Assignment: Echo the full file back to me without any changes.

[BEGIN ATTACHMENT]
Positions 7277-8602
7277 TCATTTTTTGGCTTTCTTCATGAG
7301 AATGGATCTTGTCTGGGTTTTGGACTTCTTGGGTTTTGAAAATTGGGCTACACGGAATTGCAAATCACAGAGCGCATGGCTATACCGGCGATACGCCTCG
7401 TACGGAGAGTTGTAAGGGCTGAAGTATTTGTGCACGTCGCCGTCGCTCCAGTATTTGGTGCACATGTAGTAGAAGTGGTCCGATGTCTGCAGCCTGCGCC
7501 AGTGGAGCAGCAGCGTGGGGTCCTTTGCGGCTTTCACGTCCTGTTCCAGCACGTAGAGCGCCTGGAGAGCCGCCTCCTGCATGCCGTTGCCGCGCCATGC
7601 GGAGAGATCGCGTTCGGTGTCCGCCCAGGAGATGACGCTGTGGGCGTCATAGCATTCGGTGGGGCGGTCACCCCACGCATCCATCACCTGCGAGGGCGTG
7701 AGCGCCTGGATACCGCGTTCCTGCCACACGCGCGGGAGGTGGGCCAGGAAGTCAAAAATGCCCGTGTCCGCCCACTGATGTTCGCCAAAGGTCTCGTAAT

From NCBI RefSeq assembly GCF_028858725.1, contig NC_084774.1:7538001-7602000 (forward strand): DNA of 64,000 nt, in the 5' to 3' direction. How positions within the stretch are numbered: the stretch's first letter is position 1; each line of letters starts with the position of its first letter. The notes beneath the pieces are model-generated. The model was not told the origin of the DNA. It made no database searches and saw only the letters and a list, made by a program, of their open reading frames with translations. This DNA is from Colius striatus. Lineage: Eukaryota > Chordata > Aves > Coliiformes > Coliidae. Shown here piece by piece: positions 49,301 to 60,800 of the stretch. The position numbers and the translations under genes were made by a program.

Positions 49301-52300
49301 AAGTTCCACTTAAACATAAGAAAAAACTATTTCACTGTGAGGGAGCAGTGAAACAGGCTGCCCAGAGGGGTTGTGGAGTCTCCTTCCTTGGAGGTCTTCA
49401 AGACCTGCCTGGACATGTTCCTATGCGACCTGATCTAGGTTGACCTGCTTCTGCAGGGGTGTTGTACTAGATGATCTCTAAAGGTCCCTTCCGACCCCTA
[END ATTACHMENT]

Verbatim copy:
Positions 7277-8602
7277 TCATTTTTTGGCTTTCTTCATGAG
7301 AATGGATCTTGTCTGGGTTTTGGACTTCTTGGGTTTTGAAAATTGGGCTACACGGAATTGCAAATCACAGAGCGCATGGCTATACCGGCGATACGCCTCG
7401 TACGGAGAGTTGTAAGGGCTGAAGTATTTGTGCACGTCGCCGTCGCTCCAGTATTTGGTGCACATGTAGTAGAAGTGGTCCGATGTCTGCAGCCTGCGCC
7501 AGTGGAGCAGCAGCGTGGGGTCCTTTGCGGCTTTCACGTCCTGTTCCAGCACGTAGAGCGCCTGGAGAGCCGCCTCCTGCATGCCGTTGCCGCGCCATGC
7601 GGAGAGATCGCGTTCGGTGTCCGCCCAGGAGATGACGCTGTGGGCGTCATAGCATTCGGTGGGGCGGTCACCCCACGCATCCATCACCTGCGAGGGCGTG
7701 AGCGCCTGGATACCGCGTTCCTGCCACACGCGCGGGAGGTGGGCCAGGAAGTCAAAAATGCCCGTGTCCGCCCACTGATGTTCGCCAAAGGTCTCGTAAT

From NCBI RefSeq assembly GCF_028858725.1, contig NC_084774.1:7538001-7602000 (forward strand): DNA of 64,000 nt, in the 5' to 3' direction. How positions within the stretch are numbered: the stretch's first letter is position 1; each line of letters starts with the position of its first letter. The notes beneath the pieces are model-generated. The model was not told the origin of the DNA. It made no database searches and saw only the letters and a list, made by a program, of their open reading frames with translations. This DNA is from Colius striatus. Lineage: Eukaryota > Chordata > Aves > Coliiformes > Coliidae. Shown here piece by piece: positions 49,301 to 60,800 of the stretch. The position numbers and the translations under genes were made by a program.

Positions 49301-52300
49301 AAGTTCCACTTAAACATAAGAAAAAACTATTTCACTGTGAGGGAGCAGTGAAACAGGCTGCCCAGAGGGGTTGTGGAGTCTCCTTCCTTGGAGGTCTTCA
49401 AGACCTGCCTGGACATGTTCCTATGCGACCTGATCTAGGTTGACCTGCTTCTGCAGGGGTGTTGTACTAGATGATCTCTAAAGGTCCCTTCCGACCCCTA